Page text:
Michael O'Doherty: 'Glamour's print closure is a lesson in spin...with a bit of skill, you can make anything sound positive'
There’s nothing that Irish universities like more than publicity.
As they barely trouble the upper echelons of any ranking tables these days, a picture of a celeb receiving an award is often the best they can hope for. Two weeks ago, UCD honoured that great academic, Rob Kearney.
Last week, it was the turn of UCC to hand out an award to a past student, Cork woman Samantha Barry.
Samantha hit the headlines in January when she was announced as editor in chief of Glamour, one of the world’s best-known and biggestselling magazines. For a girl from Ballincollig, it was quite an achievement.
With a “relaunch” in April, which saw Samantha appearing on CNN to promote it, it seemed that Glamour had a bright future ahead of it. In fairness to UCC, they probably planned the award some time ago, so they can’t really be blamed for what happened next, because last week owners Conde Nast announced the closure of Glamour magazine as a print title.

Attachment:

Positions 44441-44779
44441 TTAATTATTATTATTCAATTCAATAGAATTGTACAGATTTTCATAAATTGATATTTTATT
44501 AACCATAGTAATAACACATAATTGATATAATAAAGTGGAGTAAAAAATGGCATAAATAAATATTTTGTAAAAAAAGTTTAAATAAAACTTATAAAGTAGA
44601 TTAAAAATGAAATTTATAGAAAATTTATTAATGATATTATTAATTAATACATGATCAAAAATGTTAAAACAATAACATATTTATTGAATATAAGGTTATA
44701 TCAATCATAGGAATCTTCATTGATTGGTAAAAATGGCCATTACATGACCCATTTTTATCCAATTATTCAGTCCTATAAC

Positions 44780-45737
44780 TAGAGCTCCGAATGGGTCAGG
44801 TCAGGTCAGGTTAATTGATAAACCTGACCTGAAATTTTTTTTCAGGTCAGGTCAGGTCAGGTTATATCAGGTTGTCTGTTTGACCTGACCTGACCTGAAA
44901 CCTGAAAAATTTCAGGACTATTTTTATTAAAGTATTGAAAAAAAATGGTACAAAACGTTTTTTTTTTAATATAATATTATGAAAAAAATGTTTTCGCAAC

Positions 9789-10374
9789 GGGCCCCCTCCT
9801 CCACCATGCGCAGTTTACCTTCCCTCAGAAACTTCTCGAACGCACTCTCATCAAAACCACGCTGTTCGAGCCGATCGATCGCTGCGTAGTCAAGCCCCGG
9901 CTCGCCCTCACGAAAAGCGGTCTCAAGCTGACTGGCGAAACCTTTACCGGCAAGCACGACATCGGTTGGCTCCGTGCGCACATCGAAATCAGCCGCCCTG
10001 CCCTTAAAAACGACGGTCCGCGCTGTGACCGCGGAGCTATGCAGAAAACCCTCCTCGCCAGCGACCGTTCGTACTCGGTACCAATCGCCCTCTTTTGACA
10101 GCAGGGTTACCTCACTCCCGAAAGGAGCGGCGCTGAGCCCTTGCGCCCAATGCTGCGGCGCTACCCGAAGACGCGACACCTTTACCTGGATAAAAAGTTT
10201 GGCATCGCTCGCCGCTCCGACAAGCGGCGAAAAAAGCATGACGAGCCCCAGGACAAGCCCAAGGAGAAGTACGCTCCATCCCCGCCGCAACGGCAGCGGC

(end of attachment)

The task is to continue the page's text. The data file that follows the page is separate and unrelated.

This is probably a good time to alert readers about the modern-day love for spin. You can, with a bit of skill, make just about anything sound positive. Two weeks ago, Samantha appeared on TV to say the magazine was “coming off a monthly print cycle”.
Glamour wasn’t admitting defeat – far from it.
“We want to make sure that to service journalism for women, we’re front and centre –we’re not looking at digital as an adjacency,” she added.
If you take away all the spin from all this, here’s what’s left – nine months after Samantha took over as editor, the print edition of Glamour magazine has closed down. That isn’t, of course, Samantha’s fault, as Glamour is just the latest in a line of print titles to close.
It should also be pointed out that the final decision was taken not by Samantha but by her bosses. However, by constantly using “I” in her announcement, she certainly didn’t try very hard to distance herself from the decision.
In her thank-you speech to UCC for the award, Samantha revealed how those formative years have helped her career, which has recently involved “steering Glamour magazine’s American edition into a new digital age”.
What she actually means, however, is that it has now been steered away from what it was for 80 years – a proper magazine.
Instead of welcoming home the saviour of one of the world’s most famous print titles, UCC was stuck with congratulating Samantha as the editor in place when Glamour as we know it ended.
I wonder how they managed to spin that one last Friday.